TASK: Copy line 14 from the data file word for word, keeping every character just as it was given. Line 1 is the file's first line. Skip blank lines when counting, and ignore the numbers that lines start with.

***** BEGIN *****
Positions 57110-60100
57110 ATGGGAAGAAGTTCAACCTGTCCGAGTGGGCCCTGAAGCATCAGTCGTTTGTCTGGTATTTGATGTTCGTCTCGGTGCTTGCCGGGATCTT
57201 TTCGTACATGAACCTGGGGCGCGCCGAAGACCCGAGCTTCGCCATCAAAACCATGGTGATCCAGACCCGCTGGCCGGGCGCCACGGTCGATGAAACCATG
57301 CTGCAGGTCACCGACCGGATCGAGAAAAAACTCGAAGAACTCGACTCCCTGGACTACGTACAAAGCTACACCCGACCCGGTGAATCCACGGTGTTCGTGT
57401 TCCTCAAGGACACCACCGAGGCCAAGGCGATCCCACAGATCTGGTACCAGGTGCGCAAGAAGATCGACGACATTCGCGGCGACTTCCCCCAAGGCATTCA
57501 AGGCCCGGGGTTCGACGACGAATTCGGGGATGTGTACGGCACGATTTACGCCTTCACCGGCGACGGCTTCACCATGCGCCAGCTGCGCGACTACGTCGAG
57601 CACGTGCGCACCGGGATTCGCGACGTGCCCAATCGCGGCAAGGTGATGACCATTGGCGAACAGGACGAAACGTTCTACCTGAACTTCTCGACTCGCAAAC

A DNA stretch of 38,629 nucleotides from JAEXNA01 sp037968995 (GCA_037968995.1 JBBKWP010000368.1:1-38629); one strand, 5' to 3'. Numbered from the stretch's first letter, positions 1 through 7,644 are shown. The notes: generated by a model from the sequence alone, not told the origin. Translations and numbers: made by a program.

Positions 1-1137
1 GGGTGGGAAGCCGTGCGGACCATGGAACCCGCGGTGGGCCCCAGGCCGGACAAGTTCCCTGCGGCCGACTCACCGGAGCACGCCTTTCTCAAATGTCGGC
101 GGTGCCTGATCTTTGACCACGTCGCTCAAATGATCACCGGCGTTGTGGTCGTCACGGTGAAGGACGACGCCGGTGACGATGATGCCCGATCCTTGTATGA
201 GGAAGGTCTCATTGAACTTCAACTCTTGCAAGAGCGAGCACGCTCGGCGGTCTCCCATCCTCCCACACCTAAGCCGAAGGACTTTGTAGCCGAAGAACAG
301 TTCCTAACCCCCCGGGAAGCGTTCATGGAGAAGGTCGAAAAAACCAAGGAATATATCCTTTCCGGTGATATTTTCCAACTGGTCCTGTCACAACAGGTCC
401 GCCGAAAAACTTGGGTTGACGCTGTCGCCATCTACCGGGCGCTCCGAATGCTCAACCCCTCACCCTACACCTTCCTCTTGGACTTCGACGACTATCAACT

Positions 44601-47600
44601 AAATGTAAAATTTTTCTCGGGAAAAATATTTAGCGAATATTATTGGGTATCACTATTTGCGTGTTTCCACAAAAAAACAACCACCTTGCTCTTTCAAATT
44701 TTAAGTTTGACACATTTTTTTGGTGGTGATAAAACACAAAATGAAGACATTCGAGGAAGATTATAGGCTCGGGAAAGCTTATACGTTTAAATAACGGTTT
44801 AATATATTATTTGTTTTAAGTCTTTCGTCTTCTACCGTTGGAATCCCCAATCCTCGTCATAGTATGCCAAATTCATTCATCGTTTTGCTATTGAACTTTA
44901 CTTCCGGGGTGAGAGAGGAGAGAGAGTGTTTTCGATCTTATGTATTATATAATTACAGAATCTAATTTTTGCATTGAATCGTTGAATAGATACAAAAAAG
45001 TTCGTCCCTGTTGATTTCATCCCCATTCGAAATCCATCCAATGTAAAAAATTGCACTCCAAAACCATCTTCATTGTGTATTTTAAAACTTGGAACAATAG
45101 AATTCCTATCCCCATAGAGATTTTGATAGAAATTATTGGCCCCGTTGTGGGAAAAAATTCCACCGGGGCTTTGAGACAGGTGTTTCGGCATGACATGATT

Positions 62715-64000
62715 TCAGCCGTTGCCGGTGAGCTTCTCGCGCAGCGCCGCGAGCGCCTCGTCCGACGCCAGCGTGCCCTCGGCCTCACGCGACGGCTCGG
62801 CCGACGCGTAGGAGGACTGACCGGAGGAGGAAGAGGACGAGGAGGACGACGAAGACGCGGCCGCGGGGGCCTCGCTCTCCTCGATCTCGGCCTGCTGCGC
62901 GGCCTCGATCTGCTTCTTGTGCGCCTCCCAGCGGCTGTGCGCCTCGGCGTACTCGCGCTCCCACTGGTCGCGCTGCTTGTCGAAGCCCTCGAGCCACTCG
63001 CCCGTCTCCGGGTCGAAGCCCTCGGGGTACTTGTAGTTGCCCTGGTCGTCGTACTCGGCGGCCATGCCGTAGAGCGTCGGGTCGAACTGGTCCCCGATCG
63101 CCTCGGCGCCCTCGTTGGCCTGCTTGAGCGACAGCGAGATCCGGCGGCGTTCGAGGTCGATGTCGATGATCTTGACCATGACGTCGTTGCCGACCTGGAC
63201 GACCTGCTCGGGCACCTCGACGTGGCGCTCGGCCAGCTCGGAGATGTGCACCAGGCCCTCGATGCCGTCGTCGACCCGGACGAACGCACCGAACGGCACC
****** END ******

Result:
401 GCCGAAAAACTTGGGTTGACGCTGTCGCCATCTACCGGGCGCTCCGAATGCTCAACCCCTCACCCTACACCTTCCTCTTGGACTTCGACGACTATCAACT